Before finishing up, let's investigate a couple of common myths that haunt Guice. Some people who've seen the core Guice concepts, like you have now, are not entirely comfortable with them. It seems like a pretty good framework, but it still seems to leave a weird taste in the mouth. In my experience, the reason is often twofold. Take a look at the following statements:
- Annotations seem to be intrusive and introduce tight coupling.
- The Spring Framework has done what Guice does for years.
The first statement is simply not true. There's an interesting discussion on this on Bob Lee's blog that describes why. I'll summarize it for you here. Let's start off with Kevin Bourrillion's words on annotations: "They do absolutely nothing to impede you from testing your code, or from using the classes with Spring."
Bob Lee goes on to add that you can easily create a separate Guice integration package for your application if you don't want a compile-time dependency on Guice. Though SpringSource's Colin Sampaleanu argued that you'd still need the Guice JAR on your classpath when migrating to another framework because you're using Guice annotations in your code, in reality, this is a nonissue. Here's why:
- Annotations don't do anything; they're just metadata. Is JavaDoc intrusive if you mention Guice in it? As Kevin also points out in the blog post I quoted above, tight coupling would mean that "one cannot function without the other". Annotations do not introduce this kind of coupling.
- Technically speaking, you can get rid of the annotations in your application's compiled .class files. Just provide your own versions of the Guice annotations that don't have Retention.RUNTIME set.
Note: At this point, people often argue that Guice should make it possible for users to configure their own annotation, instead of @Inject. This appears to be a good idea, but it wouldn't buy you anything. Even if you were using your own annotations, you would still have them in your code, because you want to use Guice. I don't see how that's any different to using Guice's @Inject. On the other hand, that feature would enable Guice to make use of EJB 3's @Resource annotations, for example. That's a valid use case, there will be a more general way to enable this kind flexibility in a future Guice release.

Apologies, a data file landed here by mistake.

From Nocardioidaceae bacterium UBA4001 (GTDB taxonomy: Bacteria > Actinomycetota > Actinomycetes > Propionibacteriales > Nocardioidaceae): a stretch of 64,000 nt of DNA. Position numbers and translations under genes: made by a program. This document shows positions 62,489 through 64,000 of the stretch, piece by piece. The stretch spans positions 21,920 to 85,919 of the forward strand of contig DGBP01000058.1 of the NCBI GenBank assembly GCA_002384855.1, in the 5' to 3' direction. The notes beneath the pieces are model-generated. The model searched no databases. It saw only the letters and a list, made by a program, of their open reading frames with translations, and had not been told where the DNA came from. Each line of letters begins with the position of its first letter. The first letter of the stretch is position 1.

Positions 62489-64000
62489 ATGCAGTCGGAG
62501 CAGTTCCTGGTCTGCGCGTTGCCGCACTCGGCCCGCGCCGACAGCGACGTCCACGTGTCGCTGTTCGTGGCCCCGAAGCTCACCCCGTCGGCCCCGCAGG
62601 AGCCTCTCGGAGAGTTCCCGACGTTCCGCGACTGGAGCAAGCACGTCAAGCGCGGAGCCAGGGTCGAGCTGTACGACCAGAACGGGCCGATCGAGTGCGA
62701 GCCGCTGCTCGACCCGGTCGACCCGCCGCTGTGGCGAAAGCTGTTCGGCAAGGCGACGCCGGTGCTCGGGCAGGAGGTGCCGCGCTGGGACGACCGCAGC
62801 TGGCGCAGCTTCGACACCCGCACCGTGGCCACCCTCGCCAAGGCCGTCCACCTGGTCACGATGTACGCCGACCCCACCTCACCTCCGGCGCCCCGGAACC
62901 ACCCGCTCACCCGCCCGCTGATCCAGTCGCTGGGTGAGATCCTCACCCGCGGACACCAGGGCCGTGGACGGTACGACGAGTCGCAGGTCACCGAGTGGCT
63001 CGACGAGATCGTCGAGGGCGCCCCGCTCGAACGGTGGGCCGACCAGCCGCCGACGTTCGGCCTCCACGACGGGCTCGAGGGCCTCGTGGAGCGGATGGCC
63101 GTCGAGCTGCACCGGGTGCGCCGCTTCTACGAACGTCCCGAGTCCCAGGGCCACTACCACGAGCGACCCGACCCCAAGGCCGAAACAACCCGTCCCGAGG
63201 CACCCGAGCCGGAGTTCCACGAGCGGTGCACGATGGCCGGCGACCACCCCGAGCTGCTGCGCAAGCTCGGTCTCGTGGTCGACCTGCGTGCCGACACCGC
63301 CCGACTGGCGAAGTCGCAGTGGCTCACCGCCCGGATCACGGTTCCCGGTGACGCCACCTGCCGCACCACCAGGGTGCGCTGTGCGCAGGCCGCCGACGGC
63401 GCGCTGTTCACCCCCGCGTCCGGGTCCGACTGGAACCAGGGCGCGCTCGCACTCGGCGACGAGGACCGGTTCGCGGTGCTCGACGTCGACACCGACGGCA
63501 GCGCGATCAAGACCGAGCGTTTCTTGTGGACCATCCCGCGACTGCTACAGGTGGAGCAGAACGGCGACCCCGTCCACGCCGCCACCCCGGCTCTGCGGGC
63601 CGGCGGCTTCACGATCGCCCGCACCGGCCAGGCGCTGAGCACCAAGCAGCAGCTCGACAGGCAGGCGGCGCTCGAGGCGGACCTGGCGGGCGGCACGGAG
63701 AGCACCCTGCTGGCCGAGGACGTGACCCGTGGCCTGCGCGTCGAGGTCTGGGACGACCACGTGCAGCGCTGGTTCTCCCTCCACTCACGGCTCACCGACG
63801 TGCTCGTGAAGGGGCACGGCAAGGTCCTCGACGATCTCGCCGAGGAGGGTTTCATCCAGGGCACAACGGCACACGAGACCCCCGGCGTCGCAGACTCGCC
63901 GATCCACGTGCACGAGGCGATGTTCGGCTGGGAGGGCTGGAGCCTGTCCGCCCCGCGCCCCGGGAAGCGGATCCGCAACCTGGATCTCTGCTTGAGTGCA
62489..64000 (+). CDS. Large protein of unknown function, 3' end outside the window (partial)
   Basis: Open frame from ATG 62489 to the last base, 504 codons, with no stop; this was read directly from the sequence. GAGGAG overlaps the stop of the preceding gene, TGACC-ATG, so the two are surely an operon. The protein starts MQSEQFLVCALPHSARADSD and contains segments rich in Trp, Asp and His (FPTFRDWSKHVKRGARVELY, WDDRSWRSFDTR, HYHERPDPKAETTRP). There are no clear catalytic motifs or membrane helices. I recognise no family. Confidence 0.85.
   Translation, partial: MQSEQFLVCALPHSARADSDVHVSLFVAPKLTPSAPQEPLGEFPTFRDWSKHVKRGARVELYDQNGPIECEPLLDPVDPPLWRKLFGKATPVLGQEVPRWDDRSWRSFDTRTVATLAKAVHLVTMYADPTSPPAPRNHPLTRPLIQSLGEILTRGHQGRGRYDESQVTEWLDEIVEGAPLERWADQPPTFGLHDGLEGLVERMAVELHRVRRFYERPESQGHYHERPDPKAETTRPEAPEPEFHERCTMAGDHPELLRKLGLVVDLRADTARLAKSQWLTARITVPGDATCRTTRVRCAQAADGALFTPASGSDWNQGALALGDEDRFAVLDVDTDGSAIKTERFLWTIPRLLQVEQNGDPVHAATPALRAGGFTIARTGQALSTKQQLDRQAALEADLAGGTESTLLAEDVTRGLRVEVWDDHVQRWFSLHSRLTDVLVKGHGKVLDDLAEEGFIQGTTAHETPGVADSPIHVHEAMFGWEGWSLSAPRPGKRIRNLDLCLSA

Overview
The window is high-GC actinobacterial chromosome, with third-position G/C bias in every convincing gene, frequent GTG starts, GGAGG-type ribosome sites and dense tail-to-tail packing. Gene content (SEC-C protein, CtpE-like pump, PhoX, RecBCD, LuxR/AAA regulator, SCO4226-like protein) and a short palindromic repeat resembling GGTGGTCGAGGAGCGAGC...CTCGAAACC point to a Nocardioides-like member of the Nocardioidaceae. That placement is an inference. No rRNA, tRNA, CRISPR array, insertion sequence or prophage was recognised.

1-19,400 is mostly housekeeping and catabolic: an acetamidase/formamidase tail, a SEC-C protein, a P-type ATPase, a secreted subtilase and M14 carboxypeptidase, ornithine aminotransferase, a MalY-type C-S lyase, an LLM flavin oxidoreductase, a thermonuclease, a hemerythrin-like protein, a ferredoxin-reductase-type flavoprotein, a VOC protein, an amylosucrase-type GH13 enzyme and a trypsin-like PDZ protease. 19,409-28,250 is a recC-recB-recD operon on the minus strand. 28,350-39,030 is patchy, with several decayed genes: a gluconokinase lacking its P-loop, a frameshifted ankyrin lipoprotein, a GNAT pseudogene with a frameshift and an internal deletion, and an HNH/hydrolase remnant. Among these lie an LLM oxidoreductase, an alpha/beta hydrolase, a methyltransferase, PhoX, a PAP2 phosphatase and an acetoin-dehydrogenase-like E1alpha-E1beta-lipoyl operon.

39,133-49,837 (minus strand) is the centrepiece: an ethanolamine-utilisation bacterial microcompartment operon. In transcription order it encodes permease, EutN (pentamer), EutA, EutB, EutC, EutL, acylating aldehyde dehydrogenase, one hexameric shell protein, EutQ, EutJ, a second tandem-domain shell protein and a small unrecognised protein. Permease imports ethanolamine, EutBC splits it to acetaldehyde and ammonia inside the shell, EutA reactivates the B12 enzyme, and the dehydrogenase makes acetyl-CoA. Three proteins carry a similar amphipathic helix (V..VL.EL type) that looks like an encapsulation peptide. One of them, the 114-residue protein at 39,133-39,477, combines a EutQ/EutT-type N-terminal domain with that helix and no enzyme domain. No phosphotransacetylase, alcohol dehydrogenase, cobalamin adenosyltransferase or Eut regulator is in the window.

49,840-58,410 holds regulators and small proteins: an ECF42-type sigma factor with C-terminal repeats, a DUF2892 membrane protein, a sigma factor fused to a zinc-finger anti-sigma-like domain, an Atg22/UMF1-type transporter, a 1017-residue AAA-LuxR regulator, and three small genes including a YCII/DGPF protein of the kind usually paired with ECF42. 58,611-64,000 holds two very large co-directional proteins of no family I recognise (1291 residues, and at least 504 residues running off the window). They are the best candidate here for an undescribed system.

I think the conclusion is simple. Some people hate it when JavaDoc pollutes their code; others don't. The annotations debate is, in my opinion, a matter of taste and nothing more. There is no solid technical argument against the use of annotations.
Let's move on to the second statement, which asserts that the Spring Framework has done what Guice does for years. That's true, as long as you're talking about the DI idiom in general. But there are some differences that you should be aware of.
First, the Spring Framework still heavily depends on XML configuration. Your configuration, containing object wiring as well as other properties, is externalized by default when using the framework. In more recent versions of the framework, notably version 2.5, Spring has added support for annotation-driven object wiring. Unfortunately, you will probably still end up defining your beans in XML. You can get away with a single line of XML if you really want to, but that mode of operation requires you to put your bean configuration directly on the beans themselves, which is not as flexible as, say, using Guice modules. Alternatively, you can also use the JavaConfig option, but that feels like writing XML in Java. Anyway, my advice is to stay away from Spring's annotation-driven configuration options altogether. If you're going to use Spring, use the XML. It's the best documented option, and tools like Spring IDE are good enough to compensate for a lot of the annoyances.